Health Spending Down about $1 Trillion Thanks to Generics
Growing use of generic medicines has reduced U.S. health-care spending by more than $1 trillion over the past decade, according to an industry-funded study released Thursday.
The fourth annual report, produced for the Generic Pharmaceutical Association, found use of generic prescription drugs in the U.S. saved about $193 billion last year alone. That amount was up 22 percent from the $158 billion in savings from generics in 2010, and it was more than three times the $60 billion in savings in 2002, the report states.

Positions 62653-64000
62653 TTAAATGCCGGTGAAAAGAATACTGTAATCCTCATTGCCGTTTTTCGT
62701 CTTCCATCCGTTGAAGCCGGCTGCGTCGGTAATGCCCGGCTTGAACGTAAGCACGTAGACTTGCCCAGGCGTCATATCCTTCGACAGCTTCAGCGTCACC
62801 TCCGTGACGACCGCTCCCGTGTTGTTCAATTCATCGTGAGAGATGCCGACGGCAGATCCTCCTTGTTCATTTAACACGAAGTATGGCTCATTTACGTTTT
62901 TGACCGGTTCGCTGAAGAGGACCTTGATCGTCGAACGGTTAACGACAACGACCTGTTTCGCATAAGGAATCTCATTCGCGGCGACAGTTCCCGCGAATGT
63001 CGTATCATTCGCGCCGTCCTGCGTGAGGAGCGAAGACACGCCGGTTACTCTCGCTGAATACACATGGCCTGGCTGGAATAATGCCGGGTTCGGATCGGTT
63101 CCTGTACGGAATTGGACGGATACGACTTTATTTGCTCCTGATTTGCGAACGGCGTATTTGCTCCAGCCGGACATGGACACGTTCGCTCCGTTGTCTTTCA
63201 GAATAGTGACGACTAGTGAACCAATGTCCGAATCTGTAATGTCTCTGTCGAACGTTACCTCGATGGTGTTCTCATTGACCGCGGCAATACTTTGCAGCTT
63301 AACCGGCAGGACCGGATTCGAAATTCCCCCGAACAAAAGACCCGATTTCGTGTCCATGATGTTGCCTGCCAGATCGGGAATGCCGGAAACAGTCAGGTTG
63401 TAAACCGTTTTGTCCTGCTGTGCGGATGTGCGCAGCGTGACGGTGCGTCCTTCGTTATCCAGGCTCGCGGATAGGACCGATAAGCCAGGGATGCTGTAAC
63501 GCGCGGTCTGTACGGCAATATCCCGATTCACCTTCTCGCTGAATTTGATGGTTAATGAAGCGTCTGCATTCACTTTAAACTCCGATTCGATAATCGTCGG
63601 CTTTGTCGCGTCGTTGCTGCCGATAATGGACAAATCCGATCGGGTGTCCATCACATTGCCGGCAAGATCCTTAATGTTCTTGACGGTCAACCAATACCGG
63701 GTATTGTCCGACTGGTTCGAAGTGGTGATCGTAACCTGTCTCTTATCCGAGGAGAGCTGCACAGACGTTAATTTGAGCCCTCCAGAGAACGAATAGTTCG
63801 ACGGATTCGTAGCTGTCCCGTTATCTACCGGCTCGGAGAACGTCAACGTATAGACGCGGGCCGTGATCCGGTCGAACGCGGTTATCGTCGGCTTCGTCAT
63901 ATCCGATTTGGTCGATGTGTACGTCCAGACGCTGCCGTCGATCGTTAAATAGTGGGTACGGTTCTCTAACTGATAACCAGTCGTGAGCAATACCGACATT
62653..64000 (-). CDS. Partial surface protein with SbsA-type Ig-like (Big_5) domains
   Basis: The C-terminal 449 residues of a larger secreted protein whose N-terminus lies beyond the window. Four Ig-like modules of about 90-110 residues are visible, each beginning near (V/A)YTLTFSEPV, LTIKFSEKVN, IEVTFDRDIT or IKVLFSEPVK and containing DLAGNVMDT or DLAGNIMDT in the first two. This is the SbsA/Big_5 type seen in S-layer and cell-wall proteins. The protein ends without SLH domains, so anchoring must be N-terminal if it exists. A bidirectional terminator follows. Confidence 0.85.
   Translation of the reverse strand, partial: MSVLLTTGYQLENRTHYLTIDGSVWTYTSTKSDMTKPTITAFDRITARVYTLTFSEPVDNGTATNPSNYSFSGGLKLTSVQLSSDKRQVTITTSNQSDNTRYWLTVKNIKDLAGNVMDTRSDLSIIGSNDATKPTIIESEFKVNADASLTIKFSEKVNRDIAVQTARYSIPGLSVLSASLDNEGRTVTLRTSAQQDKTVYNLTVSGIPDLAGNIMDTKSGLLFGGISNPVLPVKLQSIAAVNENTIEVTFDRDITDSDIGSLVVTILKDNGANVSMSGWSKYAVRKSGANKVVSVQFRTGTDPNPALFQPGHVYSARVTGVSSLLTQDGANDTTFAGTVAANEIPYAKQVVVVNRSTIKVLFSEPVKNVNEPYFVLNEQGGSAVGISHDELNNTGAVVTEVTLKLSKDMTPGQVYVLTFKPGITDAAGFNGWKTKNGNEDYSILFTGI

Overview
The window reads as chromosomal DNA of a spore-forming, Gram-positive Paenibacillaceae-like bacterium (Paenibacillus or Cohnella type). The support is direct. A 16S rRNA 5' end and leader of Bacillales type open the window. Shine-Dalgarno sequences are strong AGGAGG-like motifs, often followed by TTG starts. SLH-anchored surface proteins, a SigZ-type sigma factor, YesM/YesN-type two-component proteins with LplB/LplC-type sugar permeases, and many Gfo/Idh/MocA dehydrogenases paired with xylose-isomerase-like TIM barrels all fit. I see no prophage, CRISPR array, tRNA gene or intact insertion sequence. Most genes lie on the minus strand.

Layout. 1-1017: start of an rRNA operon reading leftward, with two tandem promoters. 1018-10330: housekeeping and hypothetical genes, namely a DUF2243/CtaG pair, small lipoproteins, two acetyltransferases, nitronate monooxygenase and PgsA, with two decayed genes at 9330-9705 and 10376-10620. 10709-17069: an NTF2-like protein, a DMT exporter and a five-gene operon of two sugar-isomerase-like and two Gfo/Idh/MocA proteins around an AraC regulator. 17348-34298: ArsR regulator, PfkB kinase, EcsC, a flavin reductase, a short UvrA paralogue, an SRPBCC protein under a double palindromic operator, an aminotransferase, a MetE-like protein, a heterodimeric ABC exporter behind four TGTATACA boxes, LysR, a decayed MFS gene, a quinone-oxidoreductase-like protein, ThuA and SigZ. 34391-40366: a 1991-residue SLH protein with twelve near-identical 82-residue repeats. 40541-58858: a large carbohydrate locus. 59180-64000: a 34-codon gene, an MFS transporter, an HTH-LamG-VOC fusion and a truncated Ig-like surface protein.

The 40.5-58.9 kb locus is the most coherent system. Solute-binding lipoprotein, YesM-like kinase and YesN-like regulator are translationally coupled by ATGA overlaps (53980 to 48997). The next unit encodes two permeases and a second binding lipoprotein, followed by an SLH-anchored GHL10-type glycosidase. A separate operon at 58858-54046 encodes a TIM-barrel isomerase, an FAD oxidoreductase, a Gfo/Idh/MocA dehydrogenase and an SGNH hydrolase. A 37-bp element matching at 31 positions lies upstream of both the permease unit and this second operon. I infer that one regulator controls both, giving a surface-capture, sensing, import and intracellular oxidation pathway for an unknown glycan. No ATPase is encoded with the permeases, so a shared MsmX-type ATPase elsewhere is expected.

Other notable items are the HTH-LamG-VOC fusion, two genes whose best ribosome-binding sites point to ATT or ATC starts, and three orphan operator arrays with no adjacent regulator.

The report notes that using inexpensive generic versions of pricier brand-name prescription drugs now saves the country about $1 billion every other day.
Last year, nearly 80 percent of the 4 billion prescriptions dispensed in this country were generic drugs. Because of their cheaper prices, those drugs accounted for just 27 percent of total U.S. spending on prescription medicines. In categories where both branded medicines and generic drugs are available, consumers opted to get the generic version 94 percent of the time last year, the report noted.
Use of generic drugs has been growing steadily in this country, fueled by patients and insurers looking to save money, since the copycat pills were first allowed under a 1984 law called the Hatch- Waxman Act. Once there are multiple generic versions of a brand- name drug available in pharmacies, the price for all those generics generally drops to 80 percent to 90 percent less than the brand- name price.